• It is physically impossible for pigs to look up into the sky. 
  • Most boat owners name their boats. The most popular boat name requested is Obsession. 
  • In a recent survey, Americans revealed that banana was their favorite smell. 
  • In all three Godfather films, when you see oranges, there is a death (or a very close call) coming up soon. 
  • There are more collect calls on Father's Day than any other day of the year. 
  • Mel Blanc (voice of Bugs Bunny) was allergic to carrots. 
  • Superman is featured on every episode of "Seinfeld", either by name or pictures on Jerry's refrigerator. 
  • A house in Baghdad worth $15,000 before the Iraq war now sells for $120,000 to $150,000. 
  • There are between 5,000 and 7,000 tigers kept as pets in the United States. 
  • Every day more money is printed for Monopoly than for the US Treasury. 
  • American Airlines saved $40,000 in 1987 by eliminating one olive from each salad served first class. 

Just for Laughs

A man decided to go on a safari. He took his faithful pet dog along for company. One day the dog starts chasing butterflies and before long he discovers that he is lost. So, wandering about he notices a leopard heading rapidly in his direction with the obvious intention of having lunch.

The dog thinks, "Oh Boy, I'm in danger now."  Then he noticed some bones on the ground close by, and immediately settles down to chew on the bones with his back to the approaching cat.

Just as the leopard is about to leap, the dog exclaims loudly, "Man, that was one delicious
leopard. I wonder if there are any more around here?"  Hearing this the leopard halts his attack in mid stride, as a look of terror comes over him, and slinks away into the trees. "Whew", says the leopard. "That was close. That dog nearly had me."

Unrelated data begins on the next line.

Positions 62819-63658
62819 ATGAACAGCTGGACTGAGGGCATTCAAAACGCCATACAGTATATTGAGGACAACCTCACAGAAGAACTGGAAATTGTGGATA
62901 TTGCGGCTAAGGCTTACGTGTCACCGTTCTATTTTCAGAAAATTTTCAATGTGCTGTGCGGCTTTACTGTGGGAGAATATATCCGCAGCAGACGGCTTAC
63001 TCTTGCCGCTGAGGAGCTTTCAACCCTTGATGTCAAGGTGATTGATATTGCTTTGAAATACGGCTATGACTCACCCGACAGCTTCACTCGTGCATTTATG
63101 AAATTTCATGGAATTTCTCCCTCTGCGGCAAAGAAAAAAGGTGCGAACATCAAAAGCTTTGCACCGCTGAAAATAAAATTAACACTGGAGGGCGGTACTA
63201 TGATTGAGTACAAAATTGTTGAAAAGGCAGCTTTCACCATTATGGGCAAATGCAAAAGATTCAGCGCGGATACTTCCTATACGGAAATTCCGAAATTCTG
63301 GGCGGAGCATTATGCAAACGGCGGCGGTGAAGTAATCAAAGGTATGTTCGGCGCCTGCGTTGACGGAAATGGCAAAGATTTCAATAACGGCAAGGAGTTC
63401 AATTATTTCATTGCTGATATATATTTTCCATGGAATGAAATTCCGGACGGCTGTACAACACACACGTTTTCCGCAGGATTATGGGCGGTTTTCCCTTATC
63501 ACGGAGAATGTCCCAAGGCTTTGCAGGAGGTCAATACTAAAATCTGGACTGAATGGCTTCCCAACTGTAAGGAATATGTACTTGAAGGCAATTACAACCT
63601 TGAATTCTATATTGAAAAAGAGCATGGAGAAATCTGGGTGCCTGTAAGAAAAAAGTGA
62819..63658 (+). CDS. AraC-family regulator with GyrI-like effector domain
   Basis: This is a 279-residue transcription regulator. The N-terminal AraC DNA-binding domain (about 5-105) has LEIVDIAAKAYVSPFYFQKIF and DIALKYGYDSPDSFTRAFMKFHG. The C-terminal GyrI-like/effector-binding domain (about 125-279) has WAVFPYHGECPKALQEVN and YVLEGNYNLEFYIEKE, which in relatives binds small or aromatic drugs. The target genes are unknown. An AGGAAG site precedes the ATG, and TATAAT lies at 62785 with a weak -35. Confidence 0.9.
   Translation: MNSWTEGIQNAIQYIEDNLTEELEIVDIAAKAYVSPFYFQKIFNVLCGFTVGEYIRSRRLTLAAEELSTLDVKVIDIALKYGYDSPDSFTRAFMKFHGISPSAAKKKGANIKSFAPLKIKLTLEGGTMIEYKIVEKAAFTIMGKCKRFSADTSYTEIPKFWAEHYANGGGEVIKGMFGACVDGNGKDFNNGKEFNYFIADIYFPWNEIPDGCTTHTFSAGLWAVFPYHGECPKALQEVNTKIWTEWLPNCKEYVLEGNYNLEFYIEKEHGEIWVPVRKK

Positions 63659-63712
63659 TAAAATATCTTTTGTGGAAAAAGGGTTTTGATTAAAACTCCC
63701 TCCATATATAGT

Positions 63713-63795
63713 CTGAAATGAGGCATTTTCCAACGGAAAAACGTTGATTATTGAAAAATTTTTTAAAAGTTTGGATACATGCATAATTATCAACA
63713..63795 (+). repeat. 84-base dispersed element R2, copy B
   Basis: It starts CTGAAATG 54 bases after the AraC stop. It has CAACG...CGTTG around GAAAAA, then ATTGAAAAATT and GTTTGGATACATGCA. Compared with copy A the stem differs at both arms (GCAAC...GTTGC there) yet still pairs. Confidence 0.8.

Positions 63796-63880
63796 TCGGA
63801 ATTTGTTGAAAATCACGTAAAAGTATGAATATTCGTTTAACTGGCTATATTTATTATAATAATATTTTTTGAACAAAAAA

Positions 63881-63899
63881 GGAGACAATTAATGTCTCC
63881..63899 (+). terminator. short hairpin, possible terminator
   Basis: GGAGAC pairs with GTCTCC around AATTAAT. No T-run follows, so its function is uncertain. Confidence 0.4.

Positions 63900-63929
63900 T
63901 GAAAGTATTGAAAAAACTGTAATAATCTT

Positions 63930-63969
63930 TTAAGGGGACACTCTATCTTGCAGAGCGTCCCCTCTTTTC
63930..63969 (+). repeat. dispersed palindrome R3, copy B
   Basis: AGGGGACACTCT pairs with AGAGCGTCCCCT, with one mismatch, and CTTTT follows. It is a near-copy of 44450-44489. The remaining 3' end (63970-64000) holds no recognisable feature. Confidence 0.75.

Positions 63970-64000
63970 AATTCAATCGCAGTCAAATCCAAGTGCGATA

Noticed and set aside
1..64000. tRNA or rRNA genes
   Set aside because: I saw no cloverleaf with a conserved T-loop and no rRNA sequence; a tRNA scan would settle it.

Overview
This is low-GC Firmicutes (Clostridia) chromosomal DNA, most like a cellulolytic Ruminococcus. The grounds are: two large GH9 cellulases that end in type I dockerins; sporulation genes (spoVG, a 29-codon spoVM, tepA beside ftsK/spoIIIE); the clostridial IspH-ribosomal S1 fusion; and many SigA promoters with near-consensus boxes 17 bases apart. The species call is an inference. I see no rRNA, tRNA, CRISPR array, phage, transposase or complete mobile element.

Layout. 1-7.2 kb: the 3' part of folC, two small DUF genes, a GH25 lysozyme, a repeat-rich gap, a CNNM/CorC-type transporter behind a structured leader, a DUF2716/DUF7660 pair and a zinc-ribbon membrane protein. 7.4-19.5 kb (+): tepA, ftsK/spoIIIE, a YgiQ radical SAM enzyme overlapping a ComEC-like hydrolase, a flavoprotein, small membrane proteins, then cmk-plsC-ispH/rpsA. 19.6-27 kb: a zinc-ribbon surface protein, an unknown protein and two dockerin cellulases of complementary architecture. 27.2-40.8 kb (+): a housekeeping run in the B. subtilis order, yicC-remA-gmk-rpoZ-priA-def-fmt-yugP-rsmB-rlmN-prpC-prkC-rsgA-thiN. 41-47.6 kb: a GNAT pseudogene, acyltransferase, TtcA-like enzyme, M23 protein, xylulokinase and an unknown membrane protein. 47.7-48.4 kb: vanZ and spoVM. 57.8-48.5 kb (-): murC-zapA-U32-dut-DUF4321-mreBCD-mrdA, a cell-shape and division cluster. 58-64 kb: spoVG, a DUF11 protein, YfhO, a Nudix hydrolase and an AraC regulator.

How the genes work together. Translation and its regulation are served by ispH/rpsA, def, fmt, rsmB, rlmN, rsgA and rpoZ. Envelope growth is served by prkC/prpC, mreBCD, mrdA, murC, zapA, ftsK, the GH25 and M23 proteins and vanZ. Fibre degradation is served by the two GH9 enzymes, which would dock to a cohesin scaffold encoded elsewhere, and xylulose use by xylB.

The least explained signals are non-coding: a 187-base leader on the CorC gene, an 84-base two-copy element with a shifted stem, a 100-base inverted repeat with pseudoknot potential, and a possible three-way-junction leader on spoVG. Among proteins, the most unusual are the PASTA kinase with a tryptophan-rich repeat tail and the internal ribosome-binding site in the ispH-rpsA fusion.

Meanwhile, a monkey who had been watching the whole scene from a nearby tree, figures he can put this knowledge to good use and trade it for protection from the leopard. So, off he goes. But the dog saw him heading after the leopard with great speed, and figured that something must be up.

The monkey soon catches up with the leopard, spills the beans and strikes a deal for himself with the leopard. The cat is furious at being made a fool of and says, "Here monkey, hop on my back and see what's going to happen to that conniving canine."
Now the dog sees the leopard coming with the monkey on his back, and thinks," What am I going to do now?"

But instead of running, the dog sits down with his back to his attackers pretending he hasn't seen them yet. And just when they get close enough to hear, the dog says, "Where's that monkey. I just can never trust him. I sent him off half an hour ago to bring me another leopard, and he's still not back!!"


by Lew Wallace

Part Five 

Messala sends a letter to Valerius Gratus about his discovery that Judah is alive and well, however Sheik Ilderim intercepts the letter and shares its contents with Judah. He discovers that his mother and sister were imprisoned in a cell at the Antonia Fortress and Messala has been spying on him.

Ilderim is deeply impressed with Judah's skills with his racing horses and is pleased to choose him as charioteer.

Simonides the merchant comes to Judah and offers him the accumulated fortune of the Hur family business, of which Simonides has been steward. Judah Ben-Hur accepts only the money, leaving property and the rest to the loyal merchant. They each agree to do their part to fight for the Christ, whom they believe to be a political savior from Roman authority.

A day before the race Ilderim prepared his horses and Judah appoints Malluch to organize his support campaign for him. Meanwhile, Messala organizes his own huge campaign, revealing Judah Ben-Hur's real identity to the world as an outcast and convict. Malluch challenges Messala and his cronies to a vast wager, which, if the Roman loses, would bankrupt him.

The day of the race comes. During the race Messala and Judah become the clear leaders. Judah deliberately scrapes his chariot wheel against Messala's and Messala's chariot breaks apart. Judah is crowned winner and showered with prizes, claiming his first strike against Rome.